For most interfaith marriages family responses are not so extreme, although dealing with in-laws is proverbial for requiring the exercise of both tact and humour. As in any marriage, the extended family – grandparents, uncles and aunts and cousins – are often an important source of identity values and faith nurture for children. Whether their involvement is a source of conflict or blessing depends ultimately on how well you and your partner can learn to communicate and deal with issues of faith and identity yourselves.
A note to parents and families on coping with your child’s interfaith marriage
It can be hard to come to terms with your children’s choices and you will feel a great sense of loss if their choices take them out of the community. You may feel the relationship isn’t good for them, or worry about what that other person may do to your child and future grandchildren. There may be issues of shame or losing face. Nevertheless you are not responsible for your children’s choices, and however painful it is for you, you can play a really important role in helping them achieve stability in their marriage, and in their own children’s future.
Your child’s choice of partner reflects their independence and the fact that they have grown up in a different time and context than you, but people who marry someone of another faith rarely do so in order to reject their parents and culture. The role of grandparents in an interfaith marriage is important – remember that your grandchildren will benefit enormously from learning from you. You are part of their birthright just as they are your future.
Message to a Mother:
My marriage makes me appreciate you more and need you even more as the link to who I am – to my culture and faith that I might lose otherwise. I know it hurt you so much who I fell in love with, but I grew up in such a different world from you…
In many ways what parents have to go through mirrors the learning experience of couples in an interfaith marriage – but the parents didn’t choose it. Yet there are ways of dealing positively with the experience, and of growing through it:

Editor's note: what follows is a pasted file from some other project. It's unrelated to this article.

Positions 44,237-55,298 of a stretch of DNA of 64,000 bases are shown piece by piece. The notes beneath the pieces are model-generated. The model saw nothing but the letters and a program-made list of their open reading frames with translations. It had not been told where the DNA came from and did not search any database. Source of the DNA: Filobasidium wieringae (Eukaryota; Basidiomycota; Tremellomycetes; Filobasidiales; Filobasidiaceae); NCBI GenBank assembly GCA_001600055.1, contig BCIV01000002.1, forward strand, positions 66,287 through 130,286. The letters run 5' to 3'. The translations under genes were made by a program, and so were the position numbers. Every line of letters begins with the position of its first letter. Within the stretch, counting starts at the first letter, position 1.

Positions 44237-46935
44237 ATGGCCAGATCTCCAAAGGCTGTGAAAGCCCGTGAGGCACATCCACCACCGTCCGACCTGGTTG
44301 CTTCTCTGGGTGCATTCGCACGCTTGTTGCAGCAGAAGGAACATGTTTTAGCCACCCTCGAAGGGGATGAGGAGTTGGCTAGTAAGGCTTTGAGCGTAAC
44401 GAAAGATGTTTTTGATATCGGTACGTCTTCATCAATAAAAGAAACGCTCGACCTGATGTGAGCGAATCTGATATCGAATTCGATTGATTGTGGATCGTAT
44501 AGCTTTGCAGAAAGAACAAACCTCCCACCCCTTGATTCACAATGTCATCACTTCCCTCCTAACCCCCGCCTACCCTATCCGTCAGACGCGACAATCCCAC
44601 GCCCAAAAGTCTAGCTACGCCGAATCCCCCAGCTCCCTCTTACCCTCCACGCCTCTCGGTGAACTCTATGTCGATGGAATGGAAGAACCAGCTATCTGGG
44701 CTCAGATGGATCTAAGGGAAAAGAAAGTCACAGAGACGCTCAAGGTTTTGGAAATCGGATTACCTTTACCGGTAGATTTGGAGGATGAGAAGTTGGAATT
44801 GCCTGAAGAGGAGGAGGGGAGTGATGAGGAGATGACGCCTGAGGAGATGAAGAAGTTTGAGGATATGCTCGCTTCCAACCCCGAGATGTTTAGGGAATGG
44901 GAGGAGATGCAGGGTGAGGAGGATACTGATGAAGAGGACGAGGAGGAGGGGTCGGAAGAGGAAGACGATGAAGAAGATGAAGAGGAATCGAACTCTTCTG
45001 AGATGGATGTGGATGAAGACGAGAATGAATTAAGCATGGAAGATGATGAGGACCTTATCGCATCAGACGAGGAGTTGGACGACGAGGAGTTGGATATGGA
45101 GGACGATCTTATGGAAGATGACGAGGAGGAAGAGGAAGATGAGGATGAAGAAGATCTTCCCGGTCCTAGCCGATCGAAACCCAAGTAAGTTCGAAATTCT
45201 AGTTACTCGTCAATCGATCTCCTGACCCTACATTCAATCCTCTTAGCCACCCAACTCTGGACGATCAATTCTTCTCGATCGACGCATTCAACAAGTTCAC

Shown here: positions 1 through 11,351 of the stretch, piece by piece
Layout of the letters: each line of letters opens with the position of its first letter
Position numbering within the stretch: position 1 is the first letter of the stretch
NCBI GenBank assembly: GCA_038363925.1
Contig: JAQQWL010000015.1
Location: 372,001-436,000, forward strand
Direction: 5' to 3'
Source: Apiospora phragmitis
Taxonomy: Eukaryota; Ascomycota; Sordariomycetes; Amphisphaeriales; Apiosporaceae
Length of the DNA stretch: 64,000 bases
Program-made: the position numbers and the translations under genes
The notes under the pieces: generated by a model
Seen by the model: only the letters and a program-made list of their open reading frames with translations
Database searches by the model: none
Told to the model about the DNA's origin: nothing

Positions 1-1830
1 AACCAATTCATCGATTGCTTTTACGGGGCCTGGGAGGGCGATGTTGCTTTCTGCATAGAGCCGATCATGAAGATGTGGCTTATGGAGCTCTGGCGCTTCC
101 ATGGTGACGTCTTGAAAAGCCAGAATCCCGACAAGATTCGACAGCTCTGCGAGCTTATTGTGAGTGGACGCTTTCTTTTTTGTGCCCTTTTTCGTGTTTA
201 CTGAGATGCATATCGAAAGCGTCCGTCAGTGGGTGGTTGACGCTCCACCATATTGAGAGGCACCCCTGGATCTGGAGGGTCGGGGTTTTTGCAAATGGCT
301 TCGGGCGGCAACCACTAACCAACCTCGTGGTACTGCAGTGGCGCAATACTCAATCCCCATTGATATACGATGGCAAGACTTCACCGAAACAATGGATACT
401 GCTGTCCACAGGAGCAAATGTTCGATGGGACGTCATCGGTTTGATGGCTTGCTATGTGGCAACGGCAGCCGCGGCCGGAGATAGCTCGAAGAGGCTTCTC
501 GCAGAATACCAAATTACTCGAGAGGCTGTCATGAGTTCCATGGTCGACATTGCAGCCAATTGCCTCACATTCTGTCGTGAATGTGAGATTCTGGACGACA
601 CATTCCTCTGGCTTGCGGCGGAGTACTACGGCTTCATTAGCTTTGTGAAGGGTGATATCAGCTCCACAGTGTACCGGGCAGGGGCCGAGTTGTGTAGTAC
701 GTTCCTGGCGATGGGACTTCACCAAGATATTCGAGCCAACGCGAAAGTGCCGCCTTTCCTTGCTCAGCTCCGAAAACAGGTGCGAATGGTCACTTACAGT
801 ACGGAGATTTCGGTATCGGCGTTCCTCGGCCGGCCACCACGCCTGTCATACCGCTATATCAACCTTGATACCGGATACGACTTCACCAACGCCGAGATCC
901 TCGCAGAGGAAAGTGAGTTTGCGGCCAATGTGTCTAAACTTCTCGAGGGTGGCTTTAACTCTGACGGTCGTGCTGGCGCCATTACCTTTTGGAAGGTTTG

- Rather than see your child as a traitor, can you see them as an envoy and representative of the values you taught them?
- Support from your faith leaders can counteract gossip and help you work through your own feelings.
- Don’t stigmatise your child’s partner for not having lived by your faith’s rules – they are from another community and have therefore done things differently.
- Don’t automatically take your child’s side against the other. If you treat them judiciously you can have an important influence and be respected by both.
- If you are anxious that ‘they’ are not treating your son or daughter right, try not to intervene in ways that make things worse. (‘They don’t treat their women with respect’ is an accusation all cultures make of each other.)
- It’s natural to want to shut out what’s painful but try to keep lines of communication open. Situations and feelings will change.
My parents were very supportive of our marriage but I know that the extended family and community were not, and they have had to cope with a lot of criticism
I usually find that a lot of parents do accept interfaith relationships and marriages, but they can be more concerned about the extended family and community. I’ve seen it first hand and truly understand the difficulties which makes the couple want to break away from the extended family and community to avoid being criticised.
In a previous blog post, I asked my dad to give advice on how to tell your parents about your interfaith relationship to be able to read his views based on his own experience dealing with his children’s interfaith relationships.